Liverpool University archaeologist in Athens – Georgia not Greece
Posted on: 14 May 2019 by Harold Mytum in 2019 posts
Professor Harold Mytum visited Athens as part of his collaboration with Dr. Jennifer Birch, Department of Anthropology, UGA, supported by a UGA- Liverpool faculty exchange initiative.
Harold led students from the Departments of Anthropology and Classics through an experiential learning exercise in monument recording in the Old Athens Cemetery. Students used the recording forms and coding sheets that are also being used by Liverpool students at Toxteth Park Cemetery, demonstrating the international applicability of Harold’s recording system that has become the industry standard for heritage professionals in England and Wales, but which can now be developed to be of global applicability.
Harold also gave a talk entitled When People Became Part of History: Material evidence for the Application of Linear Time in the British Isles and North America as part of the Department of Anthropology’s Speakers Series. This demonstrated how the development of post-medieval memorials formed part of a wider cultural change in which names and dates were placed on many categories of material culture including ceramics, glass bottles, leadwork and datestones on buildings. This trend both reflected and spread an increased awareness of individual agency in the creation of local and national histories, and is an example of the new Departmental research area of Materiality of/and Text. Liverpool students become familiar with the artefact categories in Harold’s talk during their cemetery recording and on the Norton Priory training excavations.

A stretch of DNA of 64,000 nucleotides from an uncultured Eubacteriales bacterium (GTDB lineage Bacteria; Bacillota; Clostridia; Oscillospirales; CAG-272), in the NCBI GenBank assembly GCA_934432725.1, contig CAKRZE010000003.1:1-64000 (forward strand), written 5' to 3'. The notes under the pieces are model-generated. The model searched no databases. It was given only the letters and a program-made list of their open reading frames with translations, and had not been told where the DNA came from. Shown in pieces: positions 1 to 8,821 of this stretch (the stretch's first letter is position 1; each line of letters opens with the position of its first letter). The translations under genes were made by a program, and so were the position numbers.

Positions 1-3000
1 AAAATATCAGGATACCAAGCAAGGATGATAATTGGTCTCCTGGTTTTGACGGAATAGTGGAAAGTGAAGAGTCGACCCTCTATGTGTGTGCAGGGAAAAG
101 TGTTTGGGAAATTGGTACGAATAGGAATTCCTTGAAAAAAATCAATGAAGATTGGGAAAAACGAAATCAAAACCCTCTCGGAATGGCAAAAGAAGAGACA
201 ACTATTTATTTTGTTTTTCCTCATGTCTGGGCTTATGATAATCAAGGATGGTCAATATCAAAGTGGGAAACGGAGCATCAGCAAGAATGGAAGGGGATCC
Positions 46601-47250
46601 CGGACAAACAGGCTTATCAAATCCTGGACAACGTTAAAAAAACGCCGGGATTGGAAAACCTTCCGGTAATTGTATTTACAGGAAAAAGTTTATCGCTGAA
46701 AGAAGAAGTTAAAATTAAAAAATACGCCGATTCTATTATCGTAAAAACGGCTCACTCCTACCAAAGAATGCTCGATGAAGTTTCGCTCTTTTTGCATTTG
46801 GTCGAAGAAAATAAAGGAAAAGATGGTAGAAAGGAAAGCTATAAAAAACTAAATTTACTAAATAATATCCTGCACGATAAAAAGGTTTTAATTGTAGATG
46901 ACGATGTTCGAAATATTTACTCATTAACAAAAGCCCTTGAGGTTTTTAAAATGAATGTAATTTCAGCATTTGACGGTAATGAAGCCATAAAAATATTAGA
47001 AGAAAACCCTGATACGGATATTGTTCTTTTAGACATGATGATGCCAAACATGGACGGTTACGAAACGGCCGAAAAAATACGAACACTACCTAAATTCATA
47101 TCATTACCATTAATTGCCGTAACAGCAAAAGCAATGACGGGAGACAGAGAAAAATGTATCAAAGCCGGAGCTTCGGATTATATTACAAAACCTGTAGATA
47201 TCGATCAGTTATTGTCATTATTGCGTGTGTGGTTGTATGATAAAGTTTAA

Harold and Jennifer consider that whilst archaeological field training teaches discipline-specific knowledge as well as broadly-relevant competencies, it is unclear from published studies how these objectives are tied to assessment and reflection during the field-school training process. Jennifer said: “We first met at a conference session concerned with Biographies of Enclosure, where we discovered that we both also had a strong interest in the pedagogy of field training and decided that a collaborative approach to delivering this would be worthwhile.”
Harold said “We are exploring how the integration of authentic assessment within our redesigned student fieldwork can enhance the learning experience and encourage greater reflexivity amongst all participants in this research. The Norton Priory excavations in Runcorn, and equivalent field training in Georgia, will form a basis for our developing research programme. Graveyard and cemetery recording can likewise be used to develop students’ generic employability skills”.